boosted tribal budget to $4.5 million annually by 1976, introduces bingo, initiates negotiations for bingo.
1979—James E. Billie elected tribal chairman. Bingo becomes biggest source of tribal income. Immokalee
and Tampa reservations established.
1981—U.S. Supreme Court affirms tribe’s right to high-stakes bingo on Hollywood reservation in Seminole
Tribe of Florida vs. Butterworth. Tampa bingo hall opens.
1987—Big Cypress and Brighton host ribbon cutting ceremonies for new Multi-Purpose Centers, aided by
a $250,000 Federal Community Development block grant. The two centers will consist of a senior center,
headstart center, kitchen and tribal offices.
1988—National Indian Gaming Regulatory Act passed, limits placed on Class III games, including electronic
video machines. Limited casinos set up on Hollywood, Immokalee and Tampa reservations.
1990—The Seminole Tribune receives Robert F. Kennedy journalism award from Ethel Kennedy.
The Timuguanas lived across Northeast Florida and up the St. Johns River in
the 1500s. A Frenchman, Jacques Le Moyne, sketched Saturiwa, a great
leader, in 1564.
1991—Seminole Tribal Housing Authority holds groundbreaking on Brighton reservation for creation of 15
1992—Seminoles in Florida and Oklahoma collect land claims against the U.S. for unconscionable acts
during the Seminole Wars. With interest, Seminole Tribe of Florida nets almost $10 million. Independent
Seminoles refuse to settle; funds are held in trust.
1995—Tribe moves headquarters to new four-story building in Hollywood.
1996—Fort Pierce reservation established.
1996—Cattleman Fred Smith, who was tribal president longer than anyone, dies in Brighton. James Billie
elected to record fifth term as tribal chairman. Tribal budget exceeds $100 million.
1997—Sovereignty of tribe challenged by National Indian Gaming Commission, U.S.
Attorney. Seminoles assume full management of gaming activities on Hollywood reservation.
Ah-Tah-Thi-Ki Museum opens in Big Cypress.
1998—Tribal budget exceeds $127 million. Seminole Marketplace online shopping plaza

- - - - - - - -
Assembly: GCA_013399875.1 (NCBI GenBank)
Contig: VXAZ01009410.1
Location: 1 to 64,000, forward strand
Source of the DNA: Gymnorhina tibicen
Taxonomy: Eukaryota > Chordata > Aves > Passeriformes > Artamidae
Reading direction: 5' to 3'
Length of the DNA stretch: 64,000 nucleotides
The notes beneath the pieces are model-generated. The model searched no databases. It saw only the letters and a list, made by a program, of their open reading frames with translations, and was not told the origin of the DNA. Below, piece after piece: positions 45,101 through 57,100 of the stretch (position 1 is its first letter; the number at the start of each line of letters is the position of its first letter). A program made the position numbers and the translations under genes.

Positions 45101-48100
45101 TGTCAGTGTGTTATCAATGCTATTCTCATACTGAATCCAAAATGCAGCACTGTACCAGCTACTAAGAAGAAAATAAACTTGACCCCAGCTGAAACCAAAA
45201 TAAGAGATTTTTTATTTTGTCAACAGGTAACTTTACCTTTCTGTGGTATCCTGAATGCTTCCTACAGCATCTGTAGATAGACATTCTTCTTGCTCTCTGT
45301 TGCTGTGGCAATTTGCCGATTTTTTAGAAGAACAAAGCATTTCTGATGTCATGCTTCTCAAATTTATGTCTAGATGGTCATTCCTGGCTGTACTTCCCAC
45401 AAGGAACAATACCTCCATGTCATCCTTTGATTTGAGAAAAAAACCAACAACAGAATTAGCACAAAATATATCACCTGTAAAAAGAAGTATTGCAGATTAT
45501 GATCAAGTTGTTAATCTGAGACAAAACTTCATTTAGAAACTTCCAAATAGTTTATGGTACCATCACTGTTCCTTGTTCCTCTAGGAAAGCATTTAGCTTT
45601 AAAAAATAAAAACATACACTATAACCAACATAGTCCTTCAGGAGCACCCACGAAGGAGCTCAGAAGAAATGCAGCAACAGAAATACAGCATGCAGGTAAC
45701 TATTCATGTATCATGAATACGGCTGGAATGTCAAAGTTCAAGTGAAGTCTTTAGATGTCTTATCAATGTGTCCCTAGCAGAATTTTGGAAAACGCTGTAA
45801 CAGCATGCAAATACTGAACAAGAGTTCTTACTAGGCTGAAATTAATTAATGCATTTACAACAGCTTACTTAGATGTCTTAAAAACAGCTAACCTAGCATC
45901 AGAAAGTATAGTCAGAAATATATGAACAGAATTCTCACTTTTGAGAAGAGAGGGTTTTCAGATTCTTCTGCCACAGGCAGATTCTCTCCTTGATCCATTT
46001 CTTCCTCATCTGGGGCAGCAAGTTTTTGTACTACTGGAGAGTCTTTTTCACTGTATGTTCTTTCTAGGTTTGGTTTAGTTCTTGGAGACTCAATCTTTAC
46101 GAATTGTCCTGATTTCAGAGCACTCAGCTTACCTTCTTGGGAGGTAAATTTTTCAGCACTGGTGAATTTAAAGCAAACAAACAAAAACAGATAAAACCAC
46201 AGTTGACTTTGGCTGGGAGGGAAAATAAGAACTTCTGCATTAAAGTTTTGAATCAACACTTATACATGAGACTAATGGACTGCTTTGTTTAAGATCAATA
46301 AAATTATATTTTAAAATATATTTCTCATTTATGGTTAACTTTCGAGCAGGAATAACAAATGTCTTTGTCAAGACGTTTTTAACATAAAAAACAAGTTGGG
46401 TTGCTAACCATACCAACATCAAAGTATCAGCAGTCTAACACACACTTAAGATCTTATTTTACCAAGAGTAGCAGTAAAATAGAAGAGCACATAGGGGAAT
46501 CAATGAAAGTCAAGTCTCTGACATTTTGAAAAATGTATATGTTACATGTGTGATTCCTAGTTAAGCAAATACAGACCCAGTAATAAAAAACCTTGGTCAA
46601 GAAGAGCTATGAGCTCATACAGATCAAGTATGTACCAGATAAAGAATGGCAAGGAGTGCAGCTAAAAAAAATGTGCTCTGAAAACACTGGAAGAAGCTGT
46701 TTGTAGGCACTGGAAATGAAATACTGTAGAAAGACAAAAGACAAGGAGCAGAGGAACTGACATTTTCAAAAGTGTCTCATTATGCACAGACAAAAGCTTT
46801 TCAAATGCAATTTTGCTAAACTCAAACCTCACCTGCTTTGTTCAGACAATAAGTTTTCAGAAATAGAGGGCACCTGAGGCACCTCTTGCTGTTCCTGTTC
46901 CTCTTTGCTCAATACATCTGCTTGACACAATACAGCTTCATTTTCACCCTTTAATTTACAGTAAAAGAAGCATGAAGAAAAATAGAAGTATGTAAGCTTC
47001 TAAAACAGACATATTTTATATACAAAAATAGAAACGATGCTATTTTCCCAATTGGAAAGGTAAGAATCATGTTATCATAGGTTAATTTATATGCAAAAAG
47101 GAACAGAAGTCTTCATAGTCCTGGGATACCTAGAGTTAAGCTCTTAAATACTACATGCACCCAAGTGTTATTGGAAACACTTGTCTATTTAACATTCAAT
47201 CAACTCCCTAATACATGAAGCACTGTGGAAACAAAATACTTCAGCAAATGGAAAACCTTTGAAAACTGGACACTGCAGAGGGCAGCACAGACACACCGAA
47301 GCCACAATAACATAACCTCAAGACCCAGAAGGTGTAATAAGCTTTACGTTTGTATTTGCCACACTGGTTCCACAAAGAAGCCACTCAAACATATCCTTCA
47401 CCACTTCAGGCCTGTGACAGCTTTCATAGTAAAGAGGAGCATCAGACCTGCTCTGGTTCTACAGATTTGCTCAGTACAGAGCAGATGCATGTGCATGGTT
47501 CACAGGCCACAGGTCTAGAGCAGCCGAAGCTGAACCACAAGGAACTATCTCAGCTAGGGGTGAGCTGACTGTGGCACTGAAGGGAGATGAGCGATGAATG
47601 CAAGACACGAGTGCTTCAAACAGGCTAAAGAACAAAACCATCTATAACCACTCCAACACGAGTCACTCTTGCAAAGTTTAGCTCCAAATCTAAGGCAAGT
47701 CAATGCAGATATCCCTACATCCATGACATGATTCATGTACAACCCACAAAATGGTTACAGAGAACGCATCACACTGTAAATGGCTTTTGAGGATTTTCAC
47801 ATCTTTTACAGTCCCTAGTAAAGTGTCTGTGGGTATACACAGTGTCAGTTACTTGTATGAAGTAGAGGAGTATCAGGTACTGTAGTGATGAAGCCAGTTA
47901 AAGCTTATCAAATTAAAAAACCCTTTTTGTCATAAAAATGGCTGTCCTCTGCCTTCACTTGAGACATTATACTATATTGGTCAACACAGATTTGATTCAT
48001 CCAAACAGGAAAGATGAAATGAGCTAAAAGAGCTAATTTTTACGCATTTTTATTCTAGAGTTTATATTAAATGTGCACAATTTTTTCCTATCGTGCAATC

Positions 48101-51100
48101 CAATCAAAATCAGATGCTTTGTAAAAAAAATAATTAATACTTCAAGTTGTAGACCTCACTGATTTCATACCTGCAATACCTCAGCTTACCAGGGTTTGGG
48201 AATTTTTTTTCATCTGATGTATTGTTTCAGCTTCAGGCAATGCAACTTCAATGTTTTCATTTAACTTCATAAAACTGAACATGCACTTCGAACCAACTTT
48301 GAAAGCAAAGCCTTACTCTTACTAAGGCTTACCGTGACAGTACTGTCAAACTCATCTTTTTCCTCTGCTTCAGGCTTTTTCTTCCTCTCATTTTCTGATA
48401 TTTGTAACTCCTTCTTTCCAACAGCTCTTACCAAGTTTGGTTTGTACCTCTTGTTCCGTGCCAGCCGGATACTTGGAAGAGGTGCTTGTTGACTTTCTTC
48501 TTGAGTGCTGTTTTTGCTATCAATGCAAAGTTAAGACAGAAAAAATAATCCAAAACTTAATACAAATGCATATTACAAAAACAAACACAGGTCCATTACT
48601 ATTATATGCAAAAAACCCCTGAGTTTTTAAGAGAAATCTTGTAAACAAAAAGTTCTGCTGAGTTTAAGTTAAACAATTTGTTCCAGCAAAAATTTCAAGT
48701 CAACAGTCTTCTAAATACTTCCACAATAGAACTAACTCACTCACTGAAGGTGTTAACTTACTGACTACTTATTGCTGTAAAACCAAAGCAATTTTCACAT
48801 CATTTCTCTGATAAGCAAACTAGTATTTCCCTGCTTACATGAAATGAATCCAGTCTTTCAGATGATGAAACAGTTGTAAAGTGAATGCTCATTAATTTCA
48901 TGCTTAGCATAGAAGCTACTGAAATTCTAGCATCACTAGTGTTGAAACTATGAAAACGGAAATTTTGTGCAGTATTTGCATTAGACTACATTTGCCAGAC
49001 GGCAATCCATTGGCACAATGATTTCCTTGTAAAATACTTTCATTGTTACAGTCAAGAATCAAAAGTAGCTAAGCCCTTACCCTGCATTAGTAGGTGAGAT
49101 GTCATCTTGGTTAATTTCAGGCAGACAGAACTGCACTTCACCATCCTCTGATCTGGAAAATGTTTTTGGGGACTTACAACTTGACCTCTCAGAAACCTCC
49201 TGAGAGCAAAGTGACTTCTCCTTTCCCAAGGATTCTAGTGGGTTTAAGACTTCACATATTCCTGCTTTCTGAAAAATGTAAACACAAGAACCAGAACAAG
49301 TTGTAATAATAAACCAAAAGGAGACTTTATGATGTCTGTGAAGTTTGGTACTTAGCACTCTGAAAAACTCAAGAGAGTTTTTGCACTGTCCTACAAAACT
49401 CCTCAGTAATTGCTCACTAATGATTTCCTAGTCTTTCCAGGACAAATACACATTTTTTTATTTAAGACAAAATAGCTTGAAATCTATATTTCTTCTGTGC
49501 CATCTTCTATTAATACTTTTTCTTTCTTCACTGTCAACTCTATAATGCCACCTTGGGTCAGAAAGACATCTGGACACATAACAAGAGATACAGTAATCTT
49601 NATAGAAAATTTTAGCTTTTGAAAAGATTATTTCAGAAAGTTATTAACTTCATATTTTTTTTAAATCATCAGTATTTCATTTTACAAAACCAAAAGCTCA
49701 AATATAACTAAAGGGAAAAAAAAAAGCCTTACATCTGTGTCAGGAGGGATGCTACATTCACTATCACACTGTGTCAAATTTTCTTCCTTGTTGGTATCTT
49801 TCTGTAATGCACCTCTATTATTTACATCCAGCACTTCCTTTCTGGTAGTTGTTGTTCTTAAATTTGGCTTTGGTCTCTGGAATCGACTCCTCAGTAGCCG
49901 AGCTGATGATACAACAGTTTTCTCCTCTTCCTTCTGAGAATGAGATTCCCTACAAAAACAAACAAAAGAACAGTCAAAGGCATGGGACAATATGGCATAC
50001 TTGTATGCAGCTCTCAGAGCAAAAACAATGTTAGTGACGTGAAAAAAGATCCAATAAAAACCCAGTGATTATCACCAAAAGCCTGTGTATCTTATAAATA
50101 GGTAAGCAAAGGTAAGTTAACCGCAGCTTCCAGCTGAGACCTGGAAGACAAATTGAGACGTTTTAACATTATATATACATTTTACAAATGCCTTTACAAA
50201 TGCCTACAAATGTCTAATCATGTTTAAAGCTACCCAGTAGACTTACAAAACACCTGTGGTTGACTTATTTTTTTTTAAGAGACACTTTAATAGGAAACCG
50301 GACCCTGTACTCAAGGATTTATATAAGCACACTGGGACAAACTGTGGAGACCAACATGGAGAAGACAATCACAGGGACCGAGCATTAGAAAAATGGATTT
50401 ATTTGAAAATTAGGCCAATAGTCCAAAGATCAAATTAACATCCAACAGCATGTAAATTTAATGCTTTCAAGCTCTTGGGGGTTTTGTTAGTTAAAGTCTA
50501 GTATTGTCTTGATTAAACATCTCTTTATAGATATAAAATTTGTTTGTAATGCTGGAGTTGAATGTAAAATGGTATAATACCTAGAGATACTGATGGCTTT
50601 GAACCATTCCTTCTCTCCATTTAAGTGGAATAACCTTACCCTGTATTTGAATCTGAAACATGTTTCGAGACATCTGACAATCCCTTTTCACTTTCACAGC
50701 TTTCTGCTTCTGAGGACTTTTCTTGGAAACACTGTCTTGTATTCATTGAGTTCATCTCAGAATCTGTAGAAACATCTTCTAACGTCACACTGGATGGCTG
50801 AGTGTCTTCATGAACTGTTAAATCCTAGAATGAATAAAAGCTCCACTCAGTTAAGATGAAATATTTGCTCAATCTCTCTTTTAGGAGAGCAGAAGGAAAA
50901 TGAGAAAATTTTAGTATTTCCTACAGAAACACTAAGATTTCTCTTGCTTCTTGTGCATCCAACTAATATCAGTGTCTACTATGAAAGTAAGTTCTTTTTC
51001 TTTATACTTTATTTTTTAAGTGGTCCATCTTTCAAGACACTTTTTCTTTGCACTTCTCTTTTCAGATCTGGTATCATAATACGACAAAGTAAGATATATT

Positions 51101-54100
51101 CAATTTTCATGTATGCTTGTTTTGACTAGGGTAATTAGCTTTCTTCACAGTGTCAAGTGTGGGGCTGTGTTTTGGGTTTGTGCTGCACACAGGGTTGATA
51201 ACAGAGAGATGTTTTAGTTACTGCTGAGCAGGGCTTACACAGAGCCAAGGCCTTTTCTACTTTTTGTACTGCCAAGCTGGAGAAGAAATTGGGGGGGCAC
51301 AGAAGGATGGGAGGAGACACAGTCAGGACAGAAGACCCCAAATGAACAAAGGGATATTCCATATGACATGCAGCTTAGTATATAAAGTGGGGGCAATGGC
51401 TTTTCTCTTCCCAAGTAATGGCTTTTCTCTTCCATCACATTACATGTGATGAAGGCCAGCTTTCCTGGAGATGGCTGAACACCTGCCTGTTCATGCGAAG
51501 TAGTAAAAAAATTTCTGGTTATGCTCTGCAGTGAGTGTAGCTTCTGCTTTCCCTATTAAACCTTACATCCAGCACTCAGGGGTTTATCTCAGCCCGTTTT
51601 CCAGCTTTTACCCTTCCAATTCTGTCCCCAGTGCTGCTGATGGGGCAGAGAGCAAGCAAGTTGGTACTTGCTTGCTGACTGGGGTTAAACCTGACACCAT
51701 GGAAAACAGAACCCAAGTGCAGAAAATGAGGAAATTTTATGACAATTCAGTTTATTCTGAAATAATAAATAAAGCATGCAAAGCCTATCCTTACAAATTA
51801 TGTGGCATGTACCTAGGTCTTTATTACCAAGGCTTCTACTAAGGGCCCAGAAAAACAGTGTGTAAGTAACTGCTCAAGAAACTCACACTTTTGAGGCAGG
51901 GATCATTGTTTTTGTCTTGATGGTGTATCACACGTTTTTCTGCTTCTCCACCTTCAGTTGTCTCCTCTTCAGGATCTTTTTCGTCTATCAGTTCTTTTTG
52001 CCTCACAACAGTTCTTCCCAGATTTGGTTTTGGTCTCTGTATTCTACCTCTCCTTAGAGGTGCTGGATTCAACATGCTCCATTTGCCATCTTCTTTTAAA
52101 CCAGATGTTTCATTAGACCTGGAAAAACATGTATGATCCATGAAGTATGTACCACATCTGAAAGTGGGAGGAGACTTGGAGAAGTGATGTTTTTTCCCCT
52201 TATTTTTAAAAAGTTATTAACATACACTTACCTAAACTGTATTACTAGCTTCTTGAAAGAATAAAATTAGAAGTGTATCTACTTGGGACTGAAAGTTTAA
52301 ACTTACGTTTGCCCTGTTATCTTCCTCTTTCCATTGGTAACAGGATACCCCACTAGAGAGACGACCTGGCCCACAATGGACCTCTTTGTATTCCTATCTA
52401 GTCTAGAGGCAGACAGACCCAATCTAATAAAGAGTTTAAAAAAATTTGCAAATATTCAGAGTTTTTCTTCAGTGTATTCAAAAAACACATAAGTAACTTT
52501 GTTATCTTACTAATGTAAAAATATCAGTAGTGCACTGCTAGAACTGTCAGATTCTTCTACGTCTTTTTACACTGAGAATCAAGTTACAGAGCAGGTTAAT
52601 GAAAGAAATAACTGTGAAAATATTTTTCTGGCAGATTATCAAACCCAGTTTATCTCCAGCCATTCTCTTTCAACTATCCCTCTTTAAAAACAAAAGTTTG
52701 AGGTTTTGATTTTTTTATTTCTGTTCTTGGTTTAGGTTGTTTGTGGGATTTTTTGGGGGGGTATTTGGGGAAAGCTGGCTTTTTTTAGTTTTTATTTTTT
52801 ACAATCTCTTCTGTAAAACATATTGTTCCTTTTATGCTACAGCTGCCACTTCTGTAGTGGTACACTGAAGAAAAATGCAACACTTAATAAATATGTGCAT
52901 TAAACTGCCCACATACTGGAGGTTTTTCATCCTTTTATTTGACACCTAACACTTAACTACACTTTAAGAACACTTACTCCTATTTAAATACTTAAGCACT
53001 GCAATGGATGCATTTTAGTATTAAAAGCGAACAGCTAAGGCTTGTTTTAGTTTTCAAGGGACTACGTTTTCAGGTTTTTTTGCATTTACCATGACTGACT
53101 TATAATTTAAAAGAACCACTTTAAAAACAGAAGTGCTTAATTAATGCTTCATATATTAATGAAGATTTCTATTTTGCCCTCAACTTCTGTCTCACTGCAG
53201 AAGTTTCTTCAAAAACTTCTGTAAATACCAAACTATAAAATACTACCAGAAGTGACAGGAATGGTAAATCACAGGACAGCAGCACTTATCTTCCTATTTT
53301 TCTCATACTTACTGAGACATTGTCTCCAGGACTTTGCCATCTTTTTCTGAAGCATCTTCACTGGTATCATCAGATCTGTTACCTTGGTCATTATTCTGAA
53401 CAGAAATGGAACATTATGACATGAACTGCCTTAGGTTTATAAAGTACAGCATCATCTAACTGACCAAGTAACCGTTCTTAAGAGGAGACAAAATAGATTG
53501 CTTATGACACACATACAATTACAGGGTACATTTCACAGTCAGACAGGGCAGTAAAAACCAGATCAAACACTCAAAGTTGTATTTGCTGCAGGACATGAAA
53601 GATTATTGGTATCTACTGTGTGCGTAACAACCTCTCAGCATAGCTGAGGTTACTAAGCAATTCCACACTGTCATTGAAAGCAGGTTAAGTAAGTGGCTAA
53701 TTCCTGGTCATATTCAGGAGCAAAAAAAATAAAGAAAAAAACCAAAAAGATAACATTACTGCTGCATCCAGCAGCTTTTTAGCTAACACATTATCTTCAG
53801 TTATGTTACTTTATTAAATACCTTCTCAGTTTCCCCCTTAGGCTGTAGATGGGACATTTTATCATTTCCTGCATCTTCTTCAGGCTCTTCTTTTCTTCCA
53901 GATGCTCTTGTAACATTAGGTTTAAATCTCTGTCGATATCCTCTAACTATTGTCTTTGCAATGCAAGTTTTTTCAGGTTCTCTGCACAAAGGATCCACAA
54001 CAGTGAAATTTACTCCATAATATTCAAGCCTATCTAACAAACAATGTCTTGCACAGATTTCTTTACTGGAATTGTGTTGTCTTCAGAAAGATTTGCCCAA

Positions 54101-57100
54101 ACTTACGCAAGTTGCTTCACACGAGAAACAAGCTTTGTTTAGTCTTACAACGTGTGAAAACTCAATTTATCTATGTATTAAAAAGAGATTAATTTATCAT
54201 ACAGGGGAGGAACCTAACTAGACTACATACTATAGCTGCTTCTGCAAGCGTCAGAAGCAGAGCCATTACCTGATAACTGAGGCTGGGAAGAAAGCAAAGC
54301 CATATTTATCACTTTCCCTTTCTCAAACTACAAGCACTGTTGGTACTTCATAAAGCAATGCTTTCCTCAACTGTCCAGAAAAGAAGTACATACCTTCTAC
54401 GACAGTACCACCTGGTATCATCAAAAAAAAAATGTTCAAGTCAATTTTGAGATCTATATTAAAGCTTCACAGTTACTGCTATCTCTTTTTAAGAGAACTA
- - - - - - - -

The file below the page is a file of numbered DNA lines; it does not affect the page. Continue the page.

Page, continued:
opens for business. Termination of lease, and buy out of Hollywood reservation lease for
66.85-acre property known as Candlelite Park. First Seminole sugarcane crop harvested
reaping 10 percent more than estimated tonnage. Micco SP20, first aircraft
produced by tribally owned Micco Aircraft Company. Tribe purchases
1984 Gulfstream III Jet. Billie Swamp Safari receives
200,000 visitors per year. Seminole Okalee Village re-opens.
Tribe is largest beef producer in the United States.
1999—First Kissimmee Slough Shootout and
Rendezvous Re-Enactment. Gulf Stream IV-SP jet purchased.
Groundbreaking for Coconut Creek and Brighton Casinos.
2000—Micco SP26 Aircraft certified by FAA. Resolution passed to upgrade Tampa Four Points
Hotel and Casino and Build Gaming complex at
Candlelite Park property in Hollywood. Tribe manages
all Seminole casinos: Immokalee, Hollywood,
Coconut Creek, Brighton and Tampa.
March 2000—Grand opening of Coconut Creek Casino.
December 2000—Seminole Bingo and Gaming Casino opens new version of Bingo Hall from late-70s.
2001—Hard Rock Hotel & Casino Hollywood groundbreaking, Tampa Four Points Hotel closed to make way for Hard Rock Hotel & Casino Tampa.
May 13, 2002—Official signing ceremony of Phase I for construction on Hard Rock Hotel & Casino in both Hollywood and Tampa.
2003—Mitchell Cypress elected as chairman, Moses Osceola elected as president. Tribe sells Micco Aircraft assets.
April 2003—Phase II construction of Hard Rock Casino Hollywood begins.
July 2003—Grand opening of Hard Rock Hotel & Casino Tampa. Phase I complete.
2004—Ribbon cutting for Fort Pierce satellite office and senior center. Groundbreaking of new home sites at Hawks Landing in Fort Pierce. Seminole Tribe Motocross opens in Big Cypress.
March 2004—Hard Rock Hotel & Casino Tampa officially
opens for business.
May 2004—Grand Opening of Hard Rock Hotel & Casino Hollywood.
2007—Mitchell Cypress re-elected as chairman. Richard Bowers Jr. elected as president.
March 5, 2007—Seminole Tribe of Florida acquires Hard Rock International. This marks the first purchase of a major corporation by a native American tribe